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New drugs promise hope this World Sickle Cell Day


This winter, Shakir Cannon, a 34-year old passionate advocate for sickle cell disease research and education, died unexpectedly from a respiratory infection complicating his sickle cell disease. We knew each other from Twitter and he taught me both about sickle cell and his other strong interest, racial health disparities. It seems fitting to write about Shakir’s lessons and a look ahead at drug development for this rare disease, caused by a genetic mutation, for this World Sickle Cell Day.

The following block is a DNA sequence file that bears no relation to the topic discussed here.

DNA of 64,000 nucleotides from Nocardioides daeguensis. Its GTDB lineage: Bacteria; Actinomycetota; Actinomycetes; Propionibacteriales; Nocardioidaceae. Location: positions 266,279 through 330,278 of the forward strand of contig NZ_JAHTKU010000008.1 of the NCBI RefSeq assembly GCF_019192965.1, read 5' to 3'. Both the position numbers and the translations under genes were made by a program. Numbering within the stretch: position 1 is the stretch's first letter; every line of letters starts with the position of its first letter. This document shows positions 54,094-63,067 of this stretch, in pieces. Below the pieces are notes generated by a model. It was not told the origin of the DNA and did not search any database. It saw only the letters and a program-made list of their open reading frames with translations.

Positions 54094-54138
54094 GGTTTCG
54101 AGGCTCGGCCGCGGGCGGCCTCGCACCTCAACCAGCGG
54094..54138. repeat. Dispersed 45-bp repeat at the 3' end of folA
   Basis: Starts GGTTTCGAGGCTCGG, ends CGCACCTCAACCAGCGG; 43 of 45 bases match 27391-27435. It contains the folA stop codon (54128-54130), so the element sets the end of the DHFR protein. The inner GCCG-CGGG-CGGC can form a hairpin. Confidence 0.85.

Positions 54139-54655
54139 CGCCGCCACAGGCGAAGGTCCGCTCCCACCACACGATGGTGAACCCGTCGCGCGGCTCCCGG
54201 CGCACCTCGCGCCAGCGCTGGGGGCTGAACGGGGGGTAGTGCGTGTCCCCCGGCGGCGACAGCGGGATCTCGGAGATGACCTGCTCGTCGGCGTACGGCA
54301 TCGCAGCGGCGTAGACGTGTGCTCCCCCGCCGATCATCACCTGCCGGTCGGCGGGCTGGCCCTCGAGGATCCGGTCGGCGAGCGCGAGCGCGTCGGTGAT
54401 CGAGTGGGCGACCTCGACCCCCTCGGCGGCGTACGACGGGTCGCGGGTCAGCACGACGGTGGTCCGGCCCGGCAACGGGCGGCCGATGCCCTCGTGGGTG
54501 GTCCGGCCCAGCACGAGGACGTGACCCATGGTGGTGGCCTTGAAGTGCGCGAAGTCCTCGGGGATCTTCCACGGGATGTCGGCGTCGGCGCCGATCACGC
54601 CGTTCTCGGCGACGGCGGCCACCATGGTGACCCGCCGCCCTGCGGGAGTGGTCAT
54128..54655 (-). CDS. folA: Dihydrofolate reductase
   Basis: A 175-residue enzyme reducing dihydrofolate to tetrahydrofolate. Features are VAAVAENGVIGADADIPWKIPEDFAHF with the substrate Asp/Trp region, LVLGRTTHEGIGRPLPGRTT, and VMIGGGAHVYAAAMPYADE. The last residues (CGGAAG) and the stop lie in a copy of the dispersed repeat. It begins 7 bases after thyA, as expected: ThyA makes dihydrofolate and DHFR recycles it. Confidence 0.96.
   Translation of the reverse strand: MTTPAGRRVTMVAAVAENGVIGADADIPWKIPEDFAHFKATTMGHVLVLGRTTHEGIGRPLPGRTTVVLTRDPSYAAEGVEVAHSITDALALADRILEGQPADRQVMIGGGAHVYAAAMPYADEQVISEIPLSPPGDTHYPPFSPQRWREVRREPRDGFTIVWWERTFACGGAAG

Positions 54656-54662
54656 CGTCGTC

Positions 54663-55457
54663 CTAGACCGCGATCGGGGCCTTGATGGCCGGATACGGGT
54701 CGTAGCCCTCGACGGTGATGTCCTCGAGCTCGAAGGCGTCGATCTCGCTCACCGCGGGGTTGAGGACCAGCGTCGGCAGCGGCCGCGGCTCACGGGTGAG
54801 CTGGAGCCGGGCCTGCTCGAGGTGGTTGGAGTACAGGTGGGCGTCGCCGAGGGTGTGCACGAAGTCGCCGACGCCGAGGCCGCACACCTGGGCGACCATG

One of our shared concerns was pain control. Severe pain in sickle cell occurs when the abnormal red blood cells lose their elasticity, collapsing into the sickle shape and blocking blood vessels, depriving them of oxygen. This results in severe pain as seen with gangrene as well.



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